Disability Protections

Mosaic of various photos laid out behind purple filter: a baker, a sound engineer, a person in a wheelchair working at a desk, a person with a service animal, a driver, a tennis player in a wheelchair, a youth gymnastic team, and a person on a rowboat. Overlaid text in the center of image reads “Disability Protections in NYC” with NYC Commission on Human Rights logo in bottom right.

The New York City Human Rights Law prohibits discrimination based on a person’s disability and promotes independent and equal access for people with disabilities who live in, work in, or visit New York City. The Law protects people with disabilities from discrimination at work, in their homes, and in public spaces. The NYC Commission on Human Rights enforces the Law and is committed to ensuring that people with disabilities are able to enjoy all that our city has to offer.

Fostering environments of inclusivity and accessibility allow people with disabilities to be full participants in New York City life, engage with their communities, access fundamental services, enter and remain in the workforce, and meet their most basic and critical needs. Our city is at its best when it draws on the abilities of all its residents. Providing reasonable accommodations and creating accessible spaces also benefits all New Yorkers, including business owners, residents, and employees, because providing equal access for people with disabilities is an investment that will yield long-lasting economic and societal gains. New York City is dedicated to advancing accessibility and giving all New Yorkers a chance to thrive. 

Reasonable Accommodations

People with disabilities are entitled to reasonable accommodations, i.e., changes to a building or space that do not cause undue hardship to the business, employer, or housing provider.

Housing providers, employers, and business owners must engage in a conversation with a person with a disability to help determine what type of accommodation the person with the disability may need. Examples of reasonable accommodations include:

  • Ramps – interior or exterior
  • Roll-in shower in bathroom
  • Electronic doors
  • Grab bars and handrails 
  • Permitting service animals in a building with a "No Pets" policy and anywhere the public is permitted
  • Assistive listening devices



Our factsheet gives a snapshot of rights and responsibilities under the NYC Human Rights Law. (Adobe download required).

Legal Enforcement Guidance

Guidance on discrimination against people with disabilities, including, but not limited to, clarification on discriminatory policies and practices, best practices on how to assess and provide reasonable accommodations to people with disabilities, and examples of reasonable accommodations.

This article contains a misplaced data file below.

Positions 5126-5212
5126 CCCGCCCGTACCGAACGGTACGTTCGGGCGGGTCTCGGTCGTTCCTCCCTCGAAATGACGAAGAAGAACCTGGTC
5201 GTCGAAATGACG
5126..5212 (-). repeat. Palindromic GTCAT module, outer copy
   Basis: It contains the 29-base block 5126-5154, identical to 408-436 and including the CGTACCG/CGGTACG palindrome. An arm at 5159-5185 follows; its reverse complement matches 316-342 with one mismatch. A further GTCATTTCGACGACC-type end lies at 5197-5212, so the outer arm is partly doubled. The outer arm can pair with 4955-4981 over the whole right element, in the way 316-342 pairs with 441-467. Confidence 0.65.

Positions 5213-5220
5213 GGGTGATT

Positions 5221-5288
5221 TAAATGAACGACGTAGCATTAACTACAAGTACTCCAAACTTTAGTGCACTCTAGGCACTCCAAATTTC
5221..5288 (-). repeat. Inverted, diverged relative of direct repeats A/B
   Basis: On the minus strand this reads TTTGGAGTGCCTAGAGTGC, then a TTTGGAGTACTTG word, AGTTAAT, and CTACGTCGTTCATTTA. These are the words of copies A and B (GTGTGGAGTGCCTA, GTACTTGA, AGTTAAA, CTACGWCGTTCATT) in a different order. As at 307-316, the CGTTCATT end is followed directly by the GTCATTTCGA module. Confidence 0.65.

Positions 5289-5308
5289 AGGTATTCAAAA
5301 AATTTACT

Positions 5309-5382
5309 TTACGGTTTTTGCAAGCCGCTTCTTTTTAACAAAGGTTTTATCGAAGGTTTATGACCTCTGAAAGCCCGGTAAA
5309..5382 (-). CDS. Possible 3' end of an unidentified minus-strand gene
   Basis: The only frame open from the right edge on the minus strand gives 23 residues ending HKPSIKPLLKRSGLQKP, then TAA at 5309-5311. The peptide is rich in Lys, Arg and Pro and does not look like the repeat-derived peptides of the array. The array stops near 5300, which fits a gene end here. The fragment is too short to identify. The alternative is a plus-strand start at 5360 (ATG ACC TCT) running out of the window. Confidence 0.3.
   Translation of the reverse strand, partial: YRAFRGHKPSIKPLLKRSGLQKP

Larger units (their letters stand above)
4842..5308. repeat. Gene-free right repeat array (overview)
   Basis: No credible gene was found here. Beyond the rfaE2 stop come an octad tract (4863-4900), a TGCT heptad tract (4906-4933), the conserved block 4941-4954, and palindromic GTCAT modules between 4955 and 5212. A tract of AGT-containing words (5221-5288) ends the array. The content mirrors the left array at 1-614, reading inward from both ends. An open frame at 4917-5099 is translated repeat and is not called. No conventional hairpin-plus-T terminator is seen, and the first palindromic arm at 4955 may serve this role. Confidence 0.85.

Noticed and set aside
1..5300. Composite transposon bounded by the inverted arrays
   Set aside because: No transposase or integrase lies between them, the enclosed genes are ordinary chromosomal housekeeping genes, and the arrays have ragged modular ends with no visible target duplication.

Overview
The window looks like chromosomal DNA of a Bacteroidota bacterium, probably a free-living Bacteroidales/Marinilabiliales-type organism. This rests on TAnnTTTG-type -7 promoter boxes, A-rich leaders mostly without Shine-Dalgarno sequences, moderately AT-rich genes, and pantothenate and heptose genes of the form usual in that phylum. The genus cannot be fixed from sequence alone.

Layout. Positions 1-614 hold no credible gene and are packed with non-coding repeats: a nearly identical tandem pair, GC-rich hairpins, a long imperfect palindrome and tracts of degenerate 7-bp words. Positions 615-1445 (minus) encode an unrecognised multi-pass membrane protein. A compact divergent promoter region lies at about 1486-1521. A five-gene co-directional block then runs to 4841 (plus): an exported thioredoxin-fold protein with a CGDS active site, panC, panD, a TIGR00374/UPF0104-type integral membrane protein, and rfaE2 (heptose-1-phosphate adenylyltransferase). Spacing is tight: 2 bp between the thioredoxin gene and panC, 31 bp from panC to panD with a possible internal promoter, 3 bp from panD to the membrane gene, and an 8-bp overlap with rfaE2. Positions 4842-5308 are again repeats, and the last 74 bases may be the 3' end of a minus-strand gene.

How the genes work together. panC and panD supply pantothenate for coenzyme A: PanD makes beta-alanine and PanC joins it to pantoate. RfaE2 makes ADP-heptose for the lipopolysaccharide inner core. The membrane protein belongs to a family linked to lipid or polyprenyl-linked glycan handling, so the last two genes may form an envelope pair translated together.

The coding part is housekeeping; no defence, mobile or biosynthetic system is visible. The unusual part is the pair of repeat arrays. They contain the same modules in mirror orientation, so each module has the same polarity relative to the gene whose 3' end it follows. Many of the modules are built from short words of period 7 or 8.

Our brochure includes frequently asked questions about disability protections under the Law. (Adobe download required).

Project Equal Access

For decades, the Commission’s Project Equal Access (PEA) has worked with housing providers, businesses, and employers to make New York City more accessible. Engaging collaboratively with these entities helps make spaces accessible to people with disabilities without the parties having to go through the formal complaint-filing process. This often results in much faster resolutions for people with disabilities.

When a person with disability contacts the Commission, a member of the PEA team first advises the complainant to make a formal request in writing to their landlord or building manager. If the complainant has already made the request and was denied the accommodation, PEA will conduct a physical survey to assess what accommodation is possible, using the guidelines of the Americans with Disabilities Act (ADA).

If PEA determines that an accommodation is possible, then PEA proceeds with contacting the landlord or building manager to advise them of their obligations under the New York City Human Rights Law, and to recommend the type of accommodation. PEA begins negotiating in good faith with the landlord to provide the accommodation.

If PEA determines that an accommodation is not possible, then PEA works with the landlord to find other options, such as a transferring the complainant to another building location that is accessible, moving the complainant to an accessible apartment or floor of the building, or other options.

PEA continues to work with the landlord until they satisfy the requirements of the reasonable accommodation.

If the landlord denies the accommodation or refuses to negotiate with PEA, then PEA will forward the case to the Commission's Law Enforcement Bureau, so that a formal complaint can be filed.


Project Equal Access Resolutions

The Commission released short videos to detail actual resolutions accomplished by Project Equal Access and highlight the impact that such resolutions have on everyday New Yorkers.

Human Rights Minutes

In 2023, the Commission rolled out a series of reels/shorts titled "Human Rights Minute" to give New Yorkers a snapshot of their protections under the NYC Human Rights Law. In July 2023, in recognition of Disability Pride Month, the "Minutes" focused on the protections for people with disabilities.

Commission Facilities

The Commission is committed to ensuring that people with disabilities have full access to our facilities and services. Learn more about Disability Access at Commission Facilities.

To request assistance in obtaining reasonable accommodations for your disability, please call the Commission at (212) 416-0197 or fill out our online form.